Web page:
Saturday, 18 June 2011

Science reporting: from breakthroughs to projects

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Scientific progress has gone into reverse, and one of the most obvious signs is that the media now do not report breakthroughs but projects.

eg. Some random biological fact is 'expected to' lead to a cure for cancer; Professor x has won a multimillion grant to make discovery y; University z has built a vast new (eco-friendly) institute and filled it with people and machines...

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Of course, this began some time ago with the human genome project, the rise of brain imaging, the relabelling exercise of 'nanotechnology' and with money-raising for the big physics machines.

None of these led to anything interesting or useful, but created a new evaluation system in (what still calls itself) science.

So, for the past generation, most research careers have been built by 'working-on' problems - the solution to which would be, it is claimed, a breakthrough.

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We no longer wait to find out whether something actually does lead to any significant or useful outcome - presumably because they very seldom do.

Best to get the publicity on the basis of what research might do, rather than await inevitable disappointment.

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But anyway, nobody is interested in scientific breakthroughs. Nowadays a breakthrough is something which leads to major new funding opportunities.

That was why the Human Genome Project was regarded as the most important research in history. Scientifically it was nothing, professionally it was a gravy train.

As big grant awards and expensive projects are themselves the sole and sufficient purpose of a research career, then naturally these are what gets reported and celebrated.

And dressing-up bureaucratic expansion as a scientific breakthrough is business-as-usual for the modern media.

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5 comments:

dearieme said...

One thing the Human Genome Project announced in advance was the number of our genes - some 100,000 were to be identified and located. Or not, as it turned out.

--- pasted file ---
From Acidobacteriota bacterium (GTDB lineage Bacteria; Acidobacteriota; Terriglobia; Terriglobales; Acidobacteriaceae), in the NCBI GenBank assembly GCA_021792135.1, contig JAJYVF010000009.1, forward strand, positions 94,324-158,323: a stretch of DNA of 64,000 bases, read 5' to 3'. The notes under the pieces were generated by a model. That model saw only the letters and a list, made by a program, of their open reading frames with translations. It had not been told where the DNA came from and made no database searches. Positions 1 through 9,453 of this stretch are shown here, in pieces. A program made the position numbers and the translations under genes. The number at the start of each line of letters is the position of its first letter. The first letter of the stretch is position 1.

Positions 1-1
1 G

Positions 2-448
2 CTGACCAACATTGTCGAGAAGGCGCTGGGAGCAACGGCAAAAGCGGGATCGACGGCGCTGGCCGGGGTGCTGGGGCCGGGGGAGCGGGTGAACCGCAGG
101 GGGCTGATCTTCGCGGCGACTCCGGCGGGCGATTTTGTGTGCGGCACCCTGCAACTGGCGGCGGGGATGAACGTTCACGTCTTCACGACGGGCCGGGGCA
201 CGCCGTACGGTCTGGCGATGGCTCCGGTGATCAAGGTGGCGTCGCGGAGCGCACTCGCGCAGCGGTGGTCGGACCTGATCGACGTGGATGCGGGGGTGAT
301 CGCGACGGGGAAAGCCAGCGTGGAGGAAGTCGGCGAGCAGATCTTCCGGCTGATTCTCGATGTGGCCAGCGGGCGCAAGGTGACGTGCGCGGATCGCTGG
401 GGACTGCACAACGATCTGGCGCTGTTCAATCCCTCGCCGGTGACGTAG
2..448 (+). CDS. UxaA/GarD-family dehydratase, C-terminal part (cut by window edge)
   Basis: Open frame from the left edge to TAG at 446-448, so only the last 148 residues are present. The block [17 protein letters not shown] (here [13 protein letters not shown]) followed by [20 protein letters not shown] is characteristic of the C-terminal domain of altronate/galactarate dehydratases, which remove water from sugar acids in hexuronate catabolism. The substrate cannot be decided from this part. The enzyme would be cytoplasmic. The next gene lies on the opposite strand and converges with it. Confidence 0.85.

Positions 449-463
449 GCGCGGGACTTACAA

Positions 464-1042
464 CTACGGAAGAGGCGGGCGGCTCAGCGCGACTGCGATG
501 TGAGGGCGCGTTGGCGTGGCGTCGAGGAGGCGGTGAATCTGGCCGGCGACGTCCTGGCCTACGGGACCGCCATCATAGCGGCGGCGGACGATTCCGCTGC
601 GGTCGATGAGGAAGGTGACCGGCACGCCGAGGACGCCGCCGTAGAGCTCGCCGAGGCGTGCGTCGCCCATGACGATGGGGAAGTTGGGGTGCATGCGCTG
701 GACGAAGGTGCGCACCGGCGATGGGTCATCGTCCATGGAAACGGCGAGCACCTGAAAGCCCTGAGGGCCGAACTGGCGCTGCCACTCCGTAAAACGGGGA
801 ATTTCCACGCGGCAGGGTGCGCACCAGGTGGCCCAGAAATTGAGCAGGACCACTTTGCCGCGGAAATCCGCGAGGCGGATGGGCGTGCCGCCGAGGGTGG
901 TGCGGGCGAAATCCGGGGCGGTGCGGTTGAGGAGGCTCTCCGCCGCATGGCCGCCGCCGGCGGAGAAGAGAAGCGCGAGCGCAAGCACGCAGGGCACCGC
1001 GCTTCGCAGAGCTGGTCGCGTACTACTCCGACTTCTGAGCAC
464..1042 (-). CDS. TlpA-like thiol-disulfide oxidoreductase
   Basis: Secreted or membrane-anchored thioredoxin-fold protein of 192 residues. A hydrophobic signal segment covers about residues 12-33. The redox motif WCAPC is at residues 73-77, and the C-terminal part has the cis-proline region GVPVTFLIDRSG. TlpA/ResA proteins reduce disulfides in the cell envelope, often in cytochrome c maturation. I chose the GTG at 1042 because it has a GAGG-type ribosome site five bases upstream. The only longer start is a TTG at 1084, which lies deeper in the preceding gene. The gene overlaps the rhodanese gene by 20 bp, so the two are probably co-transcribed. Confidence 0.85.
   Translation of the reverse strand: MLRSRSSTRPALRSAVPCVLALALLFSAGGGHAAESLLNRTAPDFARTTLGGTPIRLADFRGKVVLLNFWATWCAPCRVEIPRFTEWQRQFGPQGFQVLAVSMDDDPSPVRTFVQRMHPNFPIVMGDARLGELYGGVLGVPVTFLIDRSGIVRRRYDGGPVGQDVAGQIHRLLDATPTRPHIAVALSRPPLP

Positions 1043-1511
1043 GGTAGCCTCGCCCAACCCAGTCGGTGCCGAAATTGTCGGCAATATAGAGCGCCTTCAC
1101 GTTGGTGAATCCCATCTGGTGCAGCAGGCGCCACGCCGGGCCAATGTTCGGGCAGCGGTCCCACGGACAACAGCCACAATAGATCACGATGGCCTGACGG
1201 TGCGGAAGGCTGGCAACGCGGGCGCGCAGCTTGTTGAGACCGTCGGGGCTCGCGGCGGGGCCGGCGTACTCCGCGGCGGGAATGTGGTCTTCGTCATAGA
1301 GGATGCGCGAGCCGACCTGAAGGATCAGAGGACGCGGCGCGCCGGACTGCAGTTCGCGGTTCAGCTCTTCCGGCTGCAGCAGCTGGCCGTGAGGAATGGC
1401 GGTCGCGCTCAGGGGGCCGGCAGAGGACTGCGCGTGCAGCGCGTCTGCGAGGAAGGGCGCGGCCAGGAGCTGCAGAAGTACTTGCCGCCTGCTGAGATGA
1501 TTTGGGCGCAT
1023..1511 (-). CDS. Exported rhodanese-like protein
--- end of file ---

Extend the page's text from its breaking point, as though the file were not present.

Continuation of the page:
bgc said...

Indeed - and there has been little interest in the impilcations of humans having only about a quarter of the expected genes.

Because even before the human genome had been finished (even before the premature announcement of a 'draft', indeed, has it even yet really been finished? Don't tell me, - I don't really care...) attention was immediately refocused on finding the next big biochemistry funding project - which was supposed to be 'proteomics' (a new name for something old - I did my doctorate in peptides which are short proteins); the proteomics term currently has six and a half million Google hits - already half the number of hits for 'genomics'.

Brett Stevens said...

Everything has gone into reverse. We are no longer looking to achieve unity of human and cosmos; we are looking to impress other humans.

That way we can sell them stuff, seduce them, or get them to vote for us.

To say our society is inward-looking only captures part of the problem...

S. Thompson said...

I come from a scientific background and it's nice to know others feel the same about these 'omics revolutions. There is very little scientific progress going on that is actually equivalent to proper discovery of new facts based on a series of logical deductions. More importantly how what percentage of the reported proteomics and genomics experiments are actually reproducible? The answer would be a sad reflection on the state of modern science.

Alexander Patalenski said...

I read about this trend some 20 years ago and watch it going on like this until these days, so it might be more than a mere trend... Maybe this is the faith of all the so-called "exact sciences"?

When a Science ceases "to be exact" in explaining its Subject (because its main product has become more hypothetical than factual), it starts to be regarded more as an economic Bubble than as a Human Knowledge...